Jekyll was influenced by Anglo-Irish garden writer William Robinson and contributed to his magazine, The Garden. She also served as its joint editor. She also wrote for other magazines, including the Journal of the Royal Horticultural Society and Country Life. In all, she wrote more than 1,000 articles and 13 books. Her writings were instrumental in popularising ideas about herbaceous borders.
Born in London, Jekyll and her family moved to Surrey in 1848. Jekyll studied at the Kensington School of Art and went on to write many books on gardening. She also worked with landscape architect Sir Edwin Lutyens. They designed gardens using the Impressionist style. Jekyll also painted many landscapes, often using watercolors.
Family, religion, and art influenced Jekyll’s early years. She was a talented painter and devoted to art and nature. She also enjoyed music and crafts. As she matured, she began exhibiting her works and gained commissions from neighbors. She also devoted herself to garden design, continuing to paint for the rest of her life.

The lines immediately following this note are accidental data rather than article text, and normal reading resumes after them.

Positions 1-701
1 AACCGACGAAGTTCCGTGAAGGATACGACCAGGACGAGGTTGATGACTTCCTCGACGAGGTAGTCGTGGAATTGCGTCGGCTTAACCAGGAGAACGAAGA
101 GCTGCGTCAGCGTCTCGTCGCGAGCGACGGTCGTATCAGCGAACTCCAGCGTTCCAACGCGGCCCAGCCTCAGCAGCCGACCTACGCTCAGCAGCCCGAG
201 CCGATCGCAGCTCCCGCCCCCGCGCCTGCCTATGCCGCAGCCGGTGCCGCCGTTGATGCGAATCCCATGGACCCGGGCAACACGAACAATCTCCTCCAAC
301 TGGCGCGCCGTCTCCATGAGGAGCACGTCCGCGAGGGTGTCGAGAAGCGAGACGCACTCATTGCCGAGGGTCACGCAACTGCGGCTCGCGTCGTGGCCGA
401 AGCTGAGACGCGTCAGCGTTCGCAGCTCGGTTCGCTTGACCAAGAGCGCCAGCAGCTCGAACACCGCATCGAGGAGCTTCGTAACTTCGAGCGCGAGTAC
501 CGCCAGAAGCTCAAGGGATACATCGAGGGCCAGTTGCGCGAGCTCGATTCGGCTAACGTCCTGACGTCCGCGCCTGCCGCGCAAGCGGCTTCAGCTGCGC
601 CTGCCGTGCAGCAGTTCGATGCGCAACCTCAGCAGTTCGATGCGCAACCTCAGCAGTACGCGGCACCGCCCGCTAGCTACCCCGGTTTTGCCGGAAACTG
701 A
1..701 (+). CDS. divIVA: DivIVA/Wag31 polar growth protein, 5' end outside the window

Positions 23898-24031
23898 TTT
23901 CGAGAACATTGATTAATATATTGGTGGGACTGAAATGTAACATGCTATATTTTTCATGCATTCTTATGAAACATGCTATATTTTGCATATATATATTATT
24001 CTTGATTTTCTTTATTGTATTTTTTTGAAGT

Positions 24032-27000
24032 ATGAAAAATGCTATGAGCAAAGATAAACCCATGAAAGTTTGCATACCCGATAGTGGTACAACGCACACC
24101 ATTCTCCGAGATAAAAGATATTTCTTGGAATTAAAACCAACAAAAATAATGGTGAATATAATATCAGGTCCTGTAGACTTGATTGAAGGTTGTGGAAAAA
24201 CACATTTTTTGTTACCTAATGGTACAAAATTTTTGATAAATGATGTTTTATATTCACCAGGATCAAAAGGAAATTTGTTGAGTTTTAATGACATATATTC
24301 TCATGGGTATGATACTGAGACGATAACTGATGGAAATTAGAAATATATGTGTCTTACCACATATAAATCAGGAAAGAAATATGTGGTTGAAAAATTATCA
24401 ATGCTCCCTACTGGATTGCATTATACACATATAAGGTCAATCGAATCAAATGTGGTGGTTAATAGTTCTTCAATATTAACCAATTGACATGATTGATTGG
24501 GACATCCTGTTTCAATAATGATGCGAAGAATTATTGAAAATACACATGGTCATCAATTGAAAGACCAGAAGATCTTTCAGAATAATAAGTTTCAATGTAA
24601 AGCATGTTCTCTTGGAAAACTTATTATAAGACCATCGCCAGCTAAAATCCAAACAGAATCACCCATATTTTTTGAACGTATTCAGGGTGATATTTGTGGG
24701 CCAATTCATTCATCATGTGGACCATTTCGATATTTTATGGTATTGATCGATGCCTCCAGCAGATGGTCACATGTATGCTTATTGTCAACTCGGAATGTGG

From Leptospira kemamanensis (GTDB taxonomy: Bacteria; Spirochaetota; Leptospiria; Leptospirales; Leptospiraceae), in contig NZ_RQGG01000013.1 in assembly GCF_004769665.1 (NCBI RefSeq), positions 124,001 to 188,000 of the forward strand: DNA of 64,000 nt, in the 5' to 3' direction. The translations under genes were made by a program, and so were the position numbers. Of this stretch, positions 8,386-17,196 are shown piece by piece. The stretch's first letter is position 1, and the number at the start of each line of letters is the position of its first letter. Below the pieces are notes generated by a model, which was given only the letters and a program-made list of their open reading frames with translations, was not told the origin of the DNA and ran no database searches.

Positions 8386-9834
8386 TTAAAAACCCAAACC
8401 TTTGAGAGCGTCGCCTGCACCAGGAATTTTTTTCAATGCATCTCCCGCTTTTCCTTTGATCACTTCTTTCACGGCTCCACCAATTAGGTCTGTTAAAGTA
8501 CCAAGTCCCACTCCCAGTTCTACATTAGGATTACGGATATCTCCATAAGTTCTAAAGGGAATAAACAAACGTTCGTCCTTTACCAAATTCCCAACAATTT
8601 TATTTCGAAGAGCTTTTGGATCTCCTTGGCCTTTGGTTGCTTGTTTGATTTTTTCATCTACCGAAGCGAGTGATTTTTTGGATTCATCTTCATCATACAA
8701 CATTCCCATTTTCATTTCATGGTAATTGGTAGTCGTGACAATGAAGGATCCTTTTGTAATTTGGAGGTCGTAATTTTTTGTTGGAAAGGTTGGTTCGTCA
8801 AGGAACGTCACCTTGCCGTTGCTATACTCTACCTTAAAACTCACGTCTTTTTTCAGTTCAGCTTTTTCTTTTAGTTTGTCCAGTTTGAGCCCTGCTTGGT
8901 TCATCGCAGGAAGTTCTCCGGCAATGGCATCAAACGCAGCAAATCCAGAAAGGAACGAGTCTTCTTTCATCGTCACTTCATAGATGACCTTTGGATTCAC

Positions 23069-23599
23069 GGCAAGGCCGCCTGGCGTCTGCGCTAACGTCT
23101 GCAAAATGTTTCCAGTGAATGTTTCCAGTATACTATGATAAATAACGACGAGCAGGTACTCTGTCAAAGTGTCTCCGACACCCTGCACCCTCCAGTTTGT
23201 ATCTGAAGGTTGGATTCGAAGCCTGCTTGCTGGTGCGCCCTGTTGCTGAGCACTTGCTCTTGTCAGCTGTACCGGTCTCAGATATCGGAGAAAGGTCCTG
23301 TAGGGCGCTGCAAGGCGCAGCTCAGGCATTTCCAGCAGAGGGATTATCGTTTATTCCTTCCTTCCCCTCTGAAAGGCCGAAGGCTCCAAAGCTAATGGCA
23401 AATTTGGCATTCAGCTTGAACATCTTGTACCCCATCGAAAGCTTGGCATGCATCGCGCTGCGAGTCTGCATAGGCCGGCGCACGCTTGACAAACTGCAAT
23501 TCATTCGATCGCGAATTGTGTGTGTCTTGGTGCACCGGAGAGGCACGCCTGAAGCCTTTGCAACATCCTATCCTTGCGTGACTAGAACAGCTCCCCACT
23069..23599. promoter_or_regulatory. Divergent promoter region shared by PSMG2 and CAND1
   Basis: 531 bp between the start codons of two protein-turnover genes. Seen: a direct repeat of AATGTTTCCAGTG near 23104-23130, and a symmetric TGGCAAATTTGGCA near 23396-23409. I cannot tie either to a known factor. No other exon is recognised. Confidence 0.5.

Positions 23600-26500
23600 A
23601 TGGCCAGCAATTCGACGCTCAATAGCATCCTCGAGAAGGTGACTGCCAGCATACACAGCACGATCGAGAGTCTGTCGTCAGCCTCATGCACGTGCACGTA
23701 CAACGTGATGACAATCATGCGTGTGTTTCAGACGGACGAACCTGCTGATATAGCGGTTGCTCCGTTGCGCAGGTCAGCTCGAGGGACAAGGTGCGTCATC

Jekyll was a writer and artist, but she also had an unusually eclectic range of talents. She was a gardener and a skilled craftswoman, and her writings on gardening and landscaping are as relevant today as they were a century ago.
She was a garden designer.
Gertrude Jekyll was a renowned British horticulturist, garden designer, craftswoman, photographer, and writer. She created over 400 gardens across the United Kingdom and Europe. In addition, she wrote more than a thousand magazine articles. Jekyll was a prolific writer who shared her ideas through books, magazines, and exhibitions.
Jekyll was born in London and spent her early years on the family estate in Surrey. She studied under the preeminent art critic of the time, John Ruskin. This influenced Jekyll to be fascinated by artists like Turner and impressionists. She continued to paint, even into her later years.
Jekyll was interested in gardening only after her eyesight caused her to give up her other passions. However, her childhood knowledge of plants and gardening enabled her to channel her creative energy into this area. She completed over 350 commissions in England and America without leaving her home and had extensive correspondence with her clients.
The influence of Jekyll’s designs can be seen in the gardens at her home, Folly Farm, and Hestercombe. Her work was also immortalized in books, including Gertrude Jekyll and the Country House Garden, by landscape historian Judith B. Tankard. Jekyll’s designs are a testament to her love of plants and her love of color. Her estate, Munstead Wood, provided many of the plants she used in her gardens.